According to the latest Australian Census (2016), more than 6 million Australians, or over 27 per cent of the population, speak a language other than English at home. Without quality translation and interpreting services, many of these people would not be able to do the things most of us take for granted, such as seeing a doctor, accessing government services, or simply going to the bank.

Many people have an idealised image of translators (who deal with written words) and interpreters (who work with spoken or signed languages). The popular image of an interpreter is of someone in a booth at the United Nations or at a global summit or conference.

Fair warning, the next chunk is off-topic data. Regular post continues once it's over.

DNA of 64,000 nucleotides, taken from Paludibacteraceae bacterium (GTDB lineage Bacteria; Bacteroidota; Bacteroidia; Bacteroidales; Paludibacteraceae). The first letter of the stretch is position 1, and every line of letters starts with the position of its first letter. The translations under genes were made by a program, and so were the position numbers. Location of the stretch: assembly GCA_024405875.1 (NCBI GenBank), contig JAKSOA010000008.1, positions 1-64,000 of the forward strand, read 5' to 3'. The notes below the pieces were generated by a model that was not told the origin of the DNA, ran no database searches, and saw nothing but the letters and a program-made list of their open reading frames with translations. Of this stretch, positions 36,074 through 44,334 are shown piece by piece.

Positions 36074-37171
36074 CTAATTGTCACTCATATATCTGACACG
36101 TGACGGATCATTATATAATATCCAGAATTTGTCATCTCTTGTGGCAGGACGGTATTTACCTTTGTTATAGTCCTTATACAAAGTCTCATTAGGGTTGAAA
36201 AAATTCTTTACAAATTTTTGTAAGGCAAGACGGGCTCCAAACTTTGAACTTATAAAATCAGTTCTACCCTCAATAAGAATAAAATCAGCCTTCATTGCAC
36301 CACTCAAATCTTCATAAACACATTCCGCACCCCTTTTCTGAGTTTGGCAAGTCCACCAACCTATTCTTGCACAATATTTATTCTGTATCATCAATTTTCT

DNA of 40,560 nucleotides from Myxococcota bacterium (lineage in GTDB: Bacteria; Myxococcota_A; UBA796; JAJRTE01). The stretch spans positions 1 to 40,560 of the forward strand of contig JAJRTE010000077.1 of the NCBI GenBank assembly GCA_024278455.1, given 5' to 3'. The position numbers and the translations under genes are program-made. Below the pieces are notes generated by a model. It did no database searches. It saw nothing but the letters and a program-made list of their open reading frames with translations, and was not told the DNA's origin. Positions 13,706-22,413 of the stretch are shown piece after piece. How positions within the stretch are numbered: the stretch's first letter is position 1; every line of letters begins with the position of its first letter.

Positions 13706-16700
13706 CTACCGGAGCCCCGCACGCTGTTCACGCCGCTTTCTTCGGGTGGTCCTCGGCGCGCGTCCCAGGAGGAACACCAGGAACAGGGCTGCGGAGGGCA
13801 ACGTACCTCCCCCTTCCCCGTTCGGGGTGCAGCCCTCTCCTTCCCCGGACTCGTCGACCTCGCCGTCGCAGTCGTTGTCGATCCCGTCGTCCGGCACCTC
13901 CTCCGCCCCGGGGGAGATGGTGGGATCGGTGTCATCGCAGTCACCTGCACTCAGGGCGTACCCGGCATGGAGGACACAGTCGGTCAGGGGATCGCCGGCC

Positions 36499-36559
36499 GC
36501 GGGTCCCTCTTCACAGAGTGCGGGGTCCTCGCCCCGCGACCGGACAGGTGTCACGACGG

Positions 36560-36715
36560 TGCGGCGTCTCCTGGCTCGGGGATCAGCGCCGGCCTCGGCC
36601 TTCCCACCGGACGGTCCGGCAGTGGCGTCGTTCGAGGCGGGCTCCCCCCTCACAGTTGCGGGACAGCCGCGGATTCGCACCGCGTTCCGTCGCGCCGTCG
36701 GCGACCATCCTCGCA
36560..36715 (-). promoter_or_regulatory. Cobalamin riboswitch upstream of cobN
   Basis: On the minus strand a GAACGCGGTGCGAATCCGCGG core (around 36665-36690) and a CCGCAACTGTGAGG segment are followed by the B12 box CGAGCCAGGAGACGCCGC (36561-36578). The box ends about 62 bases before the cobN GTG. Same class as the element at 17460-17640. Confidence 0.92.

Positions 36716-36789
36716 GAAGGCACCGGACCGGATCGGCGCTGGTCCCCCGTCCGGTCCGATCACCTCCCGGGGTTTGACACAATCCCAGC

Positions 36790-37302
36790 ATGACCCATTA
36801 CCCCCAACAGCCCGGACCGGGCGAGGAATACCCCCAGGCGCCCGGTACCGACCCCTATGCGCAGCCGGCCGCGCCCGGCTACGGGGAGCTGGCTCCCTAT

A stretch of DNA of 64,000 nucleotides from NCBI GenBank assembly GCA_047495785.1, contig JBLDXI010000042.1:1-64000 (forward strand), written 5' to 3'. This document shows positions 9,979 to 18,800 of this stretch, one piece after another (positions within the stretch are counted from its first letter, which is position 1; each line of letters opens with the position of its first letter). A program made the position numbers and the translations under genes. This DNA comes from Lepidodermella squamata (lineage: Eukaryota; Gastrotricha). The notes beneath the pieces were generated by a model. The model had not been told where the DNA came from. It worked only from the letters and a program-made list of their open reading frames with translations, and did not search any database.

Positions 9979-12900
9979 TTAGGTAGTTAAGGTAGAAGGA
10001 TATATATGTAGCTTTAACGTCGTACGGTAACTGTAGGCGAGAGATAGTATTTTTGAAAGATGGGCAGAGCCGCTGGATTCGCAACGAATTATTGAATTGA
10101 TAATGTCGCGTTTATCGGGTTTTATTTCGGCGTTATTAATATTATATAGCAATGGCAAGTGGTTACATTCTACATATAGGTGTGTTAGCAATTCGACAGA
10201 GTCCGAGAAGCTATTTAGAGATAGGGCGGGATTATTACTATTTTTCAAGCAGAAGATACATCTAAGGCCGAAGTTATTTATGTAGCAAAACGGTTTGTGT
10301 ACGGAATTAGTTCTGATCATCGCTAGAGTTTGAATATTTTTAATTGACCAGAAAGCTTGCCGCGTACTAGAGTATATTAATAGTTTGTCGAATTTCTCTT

In reality, though, most interpreting work occurs in in the community, at hospitals, government offices, schools and courtrooms. Not all interpreting is done face to face. Much of it in Australia is done over the phone, via video conference or other technology.

Similarly, the idealised image of a translator is of the literary translator, rendering great works of literature from one language into another. However, much of the work in Australia consists of the translation of marketing communications, government documents or official documents, such as birth or marriage certificates or documents proving identity.